I know you are busy, but I have something important for you, so hang on in there. Yes, I know you have 123 Tweets to read and 79 Facebook updates to check, as well as 15 LinkedIn Messages, 200 emails to read and 22 Pinterest images to check. But they can wait; what I have to tell you is more important.
The fact of the matter is, all that social media “stuff” is stressing you out. Several pieces of research have shown that the sheer volume of social networking activity is causing stress.
And stress is a killer. Let’s not beat about that proverbial bush. Stress is behind heart disease, some cancers and a host of other conditions. It is also one of the most significant causes of relationship breakdown too.
People will tell you “some stress is good for you”. Baloney. Stress is bad. Pure and simple. Plus, stress worsens your performance at work. Think you perform well under a bit of stress? Think again. The evidence shows the opposite. Even a little bit of stress worsens work performance.
Productivity rates in many industries are at an all-time low. Meanwhile, social media activity is at an all-time high.
You have to ask if there is some kind of link between the two.
New research implies there could be. Korean researchers have found that social media overload is a real cause of stress in our lives. Plus they have found that the social network we use is a contributor to that stress because of the way each system works. It turns out that ease-of-use or lack of it is a crucial issue in stress production.
What to do to reduce social network stress
Feeling a lack of control is a significant cause of stress. So on social networks you need to restore control which can be done in the following ways:
- Switch off all “push” messages – in other words turn off notifications of all kinds;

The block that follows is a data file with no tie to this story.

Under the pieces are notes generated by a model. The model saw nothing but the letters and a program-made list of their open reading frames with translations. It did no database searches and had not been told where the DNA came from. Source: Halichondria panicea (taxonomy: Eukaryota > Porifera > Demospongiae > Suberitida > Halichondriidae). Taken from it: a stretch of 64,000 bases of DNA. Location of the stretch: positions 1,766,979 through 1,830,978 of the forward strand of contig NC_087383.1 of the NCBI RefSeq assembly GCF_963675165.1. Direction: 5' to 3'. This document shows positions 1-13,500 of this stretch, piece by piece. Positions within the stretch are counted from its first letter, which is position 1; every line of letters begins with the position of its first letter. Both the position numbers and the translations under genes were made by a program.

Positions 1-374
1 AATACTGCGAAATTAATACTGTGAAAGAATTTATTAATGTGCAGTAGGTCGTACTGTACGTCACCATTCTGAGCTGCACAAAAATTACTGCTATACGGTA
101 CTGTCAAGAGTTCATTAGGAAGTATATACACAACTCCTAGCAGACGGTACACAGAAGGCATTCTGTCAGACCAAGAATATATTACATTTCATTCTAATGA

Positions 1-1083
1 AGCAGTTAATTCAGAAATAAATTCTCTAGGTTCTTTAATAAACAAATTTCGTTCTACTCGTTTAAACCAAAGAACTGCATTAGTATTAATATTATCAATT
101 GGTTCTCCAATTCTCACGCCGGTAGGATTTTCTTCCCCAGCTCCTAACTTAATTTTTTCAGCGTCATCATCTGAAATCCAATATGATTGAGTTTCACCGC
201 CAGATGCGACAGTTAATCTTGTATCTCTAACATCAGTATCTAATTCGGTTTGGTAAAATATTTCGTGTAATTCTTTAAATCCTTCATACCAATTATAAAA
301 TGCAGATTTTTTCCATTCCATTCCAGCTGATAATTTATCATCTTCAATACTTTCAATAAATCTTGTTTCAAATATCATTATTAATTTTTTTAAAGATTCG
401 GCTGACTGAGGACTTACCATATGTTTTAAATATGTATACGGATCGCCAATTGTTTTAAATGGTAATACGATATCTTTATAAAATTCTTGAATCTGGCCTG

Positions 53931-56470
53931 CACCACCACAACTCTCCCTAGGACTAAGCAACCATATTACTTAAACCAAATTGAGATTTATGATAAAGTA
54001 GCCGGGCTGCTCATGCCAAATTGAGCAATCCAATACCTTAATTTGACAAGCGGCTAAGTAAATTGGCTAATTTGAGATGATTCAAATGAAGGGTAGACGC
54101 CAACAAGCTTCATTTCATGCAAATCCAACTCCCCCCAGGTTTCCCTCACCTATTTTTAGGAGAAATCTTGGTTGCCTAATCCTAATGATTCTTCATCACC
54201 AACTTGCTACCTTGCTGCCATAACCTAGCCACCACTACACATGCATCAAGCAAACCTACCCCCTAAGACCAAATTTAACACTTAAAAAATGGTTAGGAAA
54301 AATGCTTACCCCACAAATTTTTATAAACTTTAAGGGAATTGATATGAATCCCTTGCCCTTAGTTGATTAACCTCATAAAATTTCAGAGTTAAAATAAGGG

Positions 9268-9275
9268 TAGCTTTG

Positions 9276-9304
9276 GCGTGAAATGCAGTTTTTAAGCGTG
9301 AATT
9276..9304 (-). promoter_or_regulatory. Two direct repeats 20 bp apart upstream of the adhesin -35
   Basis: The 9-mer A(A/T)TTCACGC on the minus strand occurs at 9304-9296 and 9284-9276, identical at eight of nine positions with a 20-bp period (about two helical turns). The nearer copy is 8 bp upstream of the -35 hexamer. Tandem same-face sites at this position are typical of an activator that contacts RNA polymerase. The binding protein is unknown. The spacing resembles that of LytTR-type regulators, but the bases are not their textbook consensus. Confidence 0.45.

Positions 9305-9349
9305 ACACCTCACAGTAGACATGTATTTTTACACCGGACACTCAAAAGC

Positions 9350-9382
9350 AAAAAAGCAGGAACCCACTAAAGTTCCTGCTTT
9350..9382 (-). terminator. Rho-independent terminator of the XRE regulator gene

- Set up a timetable to check social media and stick to it – only connect with social networks at pre-arranged time-slots;
- Create filters, groups and so on to pre-sort social network posts and messages – or use a social media management tool like HootSuite;
- Learn how to use each social network – check out training documents and videos, even if you think you know how to use the system;
- Disconnect from people with only loose connections to you – their posts will be of less meaning, and this contributes to greater stress.
The researchers found that relevance was not the issue. You might think that by focusing your social media activity or perhaps using one network more than others to ensure you got more relevant messages would help. It doesn’t. It turns out we can get the same amount of stress even from highly relevant social media activity. In other words it is not “what” we encounter on social networks that matters to stress as much as “how” we do it. Allowing the networks to be in control with “push” messages, being constantly available and not knowing how to use the systems effectively are significant causes of social media stress.
You can reduce your stress due to social media activity quite simply. But if you let the networks retain their grip over you, then there is a real chance you are allowing them to contribute to poor health.